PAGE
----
Friday, June 7, 2013

My pfSense giving the bird ( update )

Will here's some good news; " my upstream peer did find  a issue in his OpenBGP configuration".

He found a problem with his export policy, and made  the following adjustments
( snippet from  the email )

So now the bad news, my Bird6 client is not accessing the routing engine. As  I stated before, " the the Bird routing daemon is just okay! ". It far from being stable and mature in a lot of environments.

So with the lack of access to the Bird6 daemon, I can't even monitor the sessions or see what ipv6 prefixes where learned. This only leaves me the ability to  dump on the BGP keepalives,  &  to determine that we are indeed established  & from a BGP standpoint.

So I'm now reverting back to my original  OpenBGP configuration, and will have to wait till the  upstream peer accepts my connection;

and tcpdump shows the following ( resets from my upstream peer at 2607xxxxxxx.1 );

So I will wait :)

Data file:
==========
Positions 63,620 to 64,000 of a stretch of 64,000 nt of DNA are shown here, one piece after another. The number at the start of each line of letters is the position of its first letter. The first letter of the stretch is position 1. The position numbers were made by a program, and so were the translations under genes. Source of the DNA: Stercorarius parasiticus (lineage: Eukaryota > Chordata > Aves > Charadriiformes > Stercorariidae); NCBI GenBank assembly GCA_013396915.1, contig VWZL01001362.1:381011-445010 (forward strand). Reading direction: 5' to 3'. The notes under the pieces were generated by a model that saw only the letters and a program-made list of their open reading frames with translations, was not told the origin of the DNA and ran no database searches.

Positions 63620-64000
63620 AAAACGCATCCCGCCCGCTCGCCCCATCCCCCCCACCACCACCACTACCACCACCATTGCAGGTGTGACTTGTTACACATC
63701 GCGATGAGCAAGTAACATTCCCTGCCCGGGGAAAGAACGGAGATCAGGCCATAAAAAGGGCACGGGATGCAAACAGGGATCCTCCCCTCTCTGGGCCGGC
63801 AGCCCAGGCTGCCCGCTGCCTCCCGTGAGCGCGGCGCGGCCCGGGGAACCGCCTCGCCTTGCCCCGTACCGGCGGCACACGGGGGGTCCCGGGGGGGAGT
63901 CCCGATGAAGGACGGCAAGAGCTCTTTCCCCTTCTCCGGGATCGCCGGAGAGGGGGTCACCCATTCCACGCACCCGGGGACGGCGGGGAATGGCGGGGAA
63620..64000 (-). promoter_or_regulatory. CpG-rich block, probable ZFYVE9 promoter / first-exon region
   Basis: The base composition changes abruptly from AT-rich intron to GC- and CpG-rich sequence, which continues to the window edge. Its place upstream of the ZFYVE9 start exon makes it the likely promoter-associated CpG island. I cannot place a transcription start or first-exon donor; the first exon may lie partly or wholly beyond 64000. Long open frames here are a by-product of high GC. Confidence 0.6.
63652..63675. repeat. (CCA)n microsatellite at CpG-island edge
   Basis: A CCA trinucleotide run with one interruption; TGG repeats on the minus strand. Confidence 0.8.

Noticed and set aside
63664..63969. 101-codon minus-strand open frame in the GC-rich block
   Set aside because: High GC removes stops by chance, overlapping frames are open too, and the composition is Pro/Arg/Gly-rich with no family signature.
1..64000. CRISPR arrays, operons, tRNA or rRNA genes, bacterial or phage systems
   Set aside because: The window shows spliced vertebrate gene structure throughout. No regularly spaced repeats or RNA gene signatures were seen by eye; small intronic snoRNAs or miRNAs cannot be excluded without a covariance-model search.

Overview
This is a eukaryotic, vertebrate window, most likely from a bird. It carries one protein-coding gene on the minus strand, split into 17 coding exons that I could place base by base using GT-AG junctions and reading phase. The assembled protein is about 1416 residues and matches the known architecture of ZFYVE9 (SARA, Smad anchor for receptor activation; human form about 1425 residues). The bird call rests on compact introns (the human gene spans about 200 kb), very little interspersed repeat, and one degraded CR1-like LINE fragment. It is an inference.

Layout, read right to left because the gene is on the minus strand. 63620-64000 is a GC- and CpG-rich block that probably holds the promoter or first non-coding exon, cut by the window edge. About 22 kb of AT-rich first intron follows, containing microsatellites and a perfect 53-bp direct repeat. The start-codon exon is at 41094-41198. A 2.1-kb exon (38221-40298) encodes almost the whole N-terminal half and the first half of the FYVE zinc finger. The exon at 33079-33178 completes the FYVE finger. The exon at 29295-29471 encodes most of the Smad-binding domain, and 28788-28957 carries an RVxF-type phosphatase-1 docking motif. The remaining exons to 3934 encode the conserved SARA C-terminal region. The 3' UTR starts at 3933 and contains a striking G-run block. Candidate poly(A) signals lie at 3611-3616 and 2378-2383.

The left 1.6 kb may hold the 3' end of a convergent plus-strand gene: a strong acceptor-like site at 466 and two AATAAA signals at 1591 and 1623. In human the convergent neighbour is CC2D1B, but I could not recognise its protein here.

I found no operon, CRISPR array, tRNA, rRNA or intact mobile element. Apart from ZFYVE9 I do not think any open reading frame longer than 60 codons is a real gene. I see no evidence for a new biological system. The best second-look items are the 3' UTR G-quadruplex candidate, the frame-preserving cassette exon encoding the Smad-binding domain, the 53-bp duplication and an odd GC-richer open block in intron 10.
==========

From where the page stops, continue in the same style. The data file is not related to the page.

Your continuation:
And now we have a  bgp session;

As you can see, only one ipv6 prefix.

Both opensource  routing daemons can present  very unique  problems and issues in it's own. So you have to pick the one that feels the best &  right for your solution. OpenBGP probably has more users overall, so I rather stay with it. You can read more at the below link;

Using it both for my  ipv4/ipv6 bgp peers,  and with the natural support in pfSense, it  make more sense to use  OpenBGP than Bird. In the longer run, we can only hope for better diagnostics and debugging within both of the opensource routing daemons. This also means better logging information & details.

This is where  commerical systems shine the best at. You have a  better overall support structure and some type of technical source to lean on. With any  opensource  solution, you have only a forum and wide internet audience.

Ken Felix
Freelance Network/Security Engineer
kfelix ---a-t--- hyperfeed ----d-o-t---com

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